A key part of my practice is reflection. At the end of the week, I close off by asking myself 3 questions:
- What has gone well this week?
- What have I learnt this week?
- What will I do different next week?
I write this down, religiously, never writing over the last version. Then on a Monday you can refresh your mind on what you have achieved and what you want to work on. This library of reference points is good to pick up and read when you feel sluggish or unaccomplished. For me, it is about perspective.
4. Shorten your horizons
We've so much to worry about with Covid-19 and most of our concerns are about the future - the what ifs?
I was consumed with this in those early weeks. Then, I had a light bulb moment - why worry about something I cannot control, something that is so far away (the future) that whatever I think today will have changed tomorrow (and as such the worry cycle would start again). I (and we as a business) have shortened our horizons, we are optimistic for the future, but are focusing on what we are doing today with a 90-day rolling plan. This has given us perspective and milestones which we will pass through, and we can stop and reflect on each 30-day period to ensure we are doing what we can 'today' to give us the best opportunity 'tomorrow'.
5. Avoid avoidance
When you are worried, feeling overwhelmed or cannot be bothered we typically shut ourselves down and hope that the mood or moment will pass. Avoid this. I will drag myself up and do the most hated chore, speak to my friend when I really cannot be bothered to, or go for walk even though I have no energy. You will build resilience by doing this, increasing your adaptability, and changing the mind's perspective. Use positive intention in your language – “I will”, “it can”, “let us try that”, etc. Positive energy follows positive intention.
6. Lean on your network
I am fortunate enough to have a great professional network, from a top business coach to a fantastic set of peers across 26 and MSQ (our parents) as well as a loving family. In the last few weeks, we have been more open with each other than ever before. Unashamedly so. If you aren't fortunate enough to find yourself in this situation (which I know I'm incredibly lucky to have), then you can still develop a network of trusted advisors. We all need to let off steam, talk things through in the open and engage in healthy debate. You only get out of this what you are prepared to offer up though; sitting on the side-lines and telling your peers (or family and friends for that matter) that your mind is the picture of serenity is a fool’s errand. Be open, be unashamed with how you are feeling. It is not weak to worry. As noted, it’s in your DNA! Embrace it, share it and learn from it.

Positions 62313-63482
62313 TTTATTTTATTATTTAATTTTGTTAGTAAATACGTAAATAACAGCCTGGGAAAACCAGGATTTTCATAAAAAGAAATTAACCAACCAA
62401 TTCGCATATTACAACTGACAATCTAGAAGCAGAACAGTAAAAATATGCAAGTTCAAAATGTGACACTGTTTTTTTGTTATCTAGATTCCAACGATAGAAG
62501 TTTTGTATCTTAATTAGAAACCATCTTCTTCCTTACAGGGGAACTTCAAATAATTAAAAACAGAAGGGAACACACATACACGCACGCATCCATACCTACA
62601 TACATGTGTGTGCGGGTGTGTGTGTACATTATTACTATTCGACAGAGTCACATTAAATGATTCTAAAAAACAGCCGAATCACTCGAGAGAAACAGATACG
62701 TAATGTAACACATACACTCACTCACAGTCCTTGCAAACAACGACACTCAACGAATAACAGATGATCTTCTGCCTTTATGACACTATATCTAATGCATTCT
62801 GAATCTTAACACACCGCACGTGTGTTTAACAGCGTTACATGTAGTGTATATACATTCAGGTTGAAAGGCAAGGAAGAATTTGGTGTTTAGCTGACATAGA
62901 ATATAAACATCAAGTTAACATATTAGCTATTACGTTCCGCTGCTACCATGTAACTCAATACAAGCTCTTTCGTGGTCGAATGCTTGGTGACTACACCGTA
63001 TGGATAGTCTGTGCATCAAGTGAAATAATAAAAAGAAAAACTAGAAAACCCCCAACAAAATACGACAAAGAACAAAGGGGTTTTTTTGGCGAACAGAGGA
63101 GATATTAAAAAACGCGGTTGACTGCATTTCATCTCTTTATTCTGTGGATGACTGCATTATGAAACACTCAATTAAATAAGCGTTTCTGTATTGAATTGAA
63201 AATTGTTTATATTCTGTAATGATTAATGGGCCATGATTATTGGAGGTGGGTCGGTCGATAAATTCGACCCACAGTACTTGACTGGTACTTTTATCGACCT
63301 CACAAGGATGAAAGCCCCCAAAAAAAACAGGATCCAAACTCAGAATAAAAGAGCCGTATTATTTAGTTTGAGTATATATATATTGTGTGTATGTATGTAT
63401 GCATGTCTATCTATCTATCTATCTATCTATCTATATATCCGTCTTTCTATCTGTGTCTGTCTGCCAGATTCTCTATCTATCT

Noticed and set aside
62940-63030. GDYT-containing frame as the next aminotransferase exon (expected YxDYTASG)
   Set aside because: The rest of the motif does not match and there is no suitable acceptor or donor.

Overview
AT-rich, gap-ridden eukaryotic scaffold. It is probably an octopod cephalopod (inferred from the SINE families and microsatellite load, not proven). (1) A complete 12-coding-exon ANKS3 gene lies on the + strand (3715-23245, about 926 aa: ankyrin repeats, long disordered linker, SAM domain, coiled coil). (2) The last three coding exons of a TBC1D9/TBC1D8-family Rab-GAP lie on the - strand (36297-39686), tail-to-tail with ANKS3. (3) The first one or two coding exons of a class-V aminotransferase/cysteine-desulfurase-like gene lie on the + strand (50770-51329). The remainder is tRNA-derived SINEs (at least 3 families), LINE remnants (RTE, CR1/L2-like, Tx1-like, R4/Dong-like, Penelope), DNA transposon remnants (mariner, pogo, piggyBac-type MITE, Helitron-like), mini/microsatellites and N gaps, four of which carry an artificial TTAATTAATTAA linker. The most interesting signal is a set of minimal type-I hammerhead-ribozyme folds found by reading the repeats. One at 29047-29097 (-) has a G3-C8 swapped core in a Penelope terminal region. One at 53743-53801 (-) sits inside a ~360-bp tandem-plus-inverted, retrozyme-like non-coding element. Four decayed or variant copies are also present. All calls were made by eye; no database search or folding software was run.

7. Change will come
Granted, nothing I have said here sticks after one attempt. In truth, I have battled my habits and practices for over a year (when I made a promise to myself that I wanted to change). There have been plenty of false starts, tears (literally!), tantrums and comebacks, but adaptability wins out. I have adapted, stuck at it and been lighter on myself. Change will come, be kind to yourself and do not expect huge impacts after week 1. A very good friend of mine says you 'can't give from an empty cup' so focus on filling your cup up first! I have had my best impact by using this notebook, it is based on the book Atomic Habits by James Clear. Check it out. It’s not cheap, but it is a superb aid for making your own changes stick. (Note, I have not read the book and was able to make it work by reading a few blogs on the James Clear website, you just need a sensible approach.)
Worry is not a disease, or something to be afraid of; it is a key component of our ability to survive and to move towards those necessary actions. Do not stop it; lean into it, and make it work for you. It is ok to worry. Be kind to yourself and cut yourself some slack. I am finding out more about myself every day, I hope you are to.
At 26, we are serious about mental health. We have two trained mental health first aiders and try to cultivate a culture of openness and acceptance throughout our business. We promote the fact that it is OK not to be OK and actively provide materials through our employee benefit scheme (via Bupa, SimplyHealth, Zurich Health Assured and Perkbox) that gives our people at 26 on demand support from trained Mental Health professionals. The more we talk about Mental Health in the workplace, the better things will be for our employees, allowing them to lead a happy and fulfilling life both in and out of work.
Ryan Scott CEO
Ryan oversees 26’s 160-strong work force across Leeds, London and New York. In his spare time, Ryan is most likely to be found spending time with his wife and 2 children, playing golf or watching Spurs.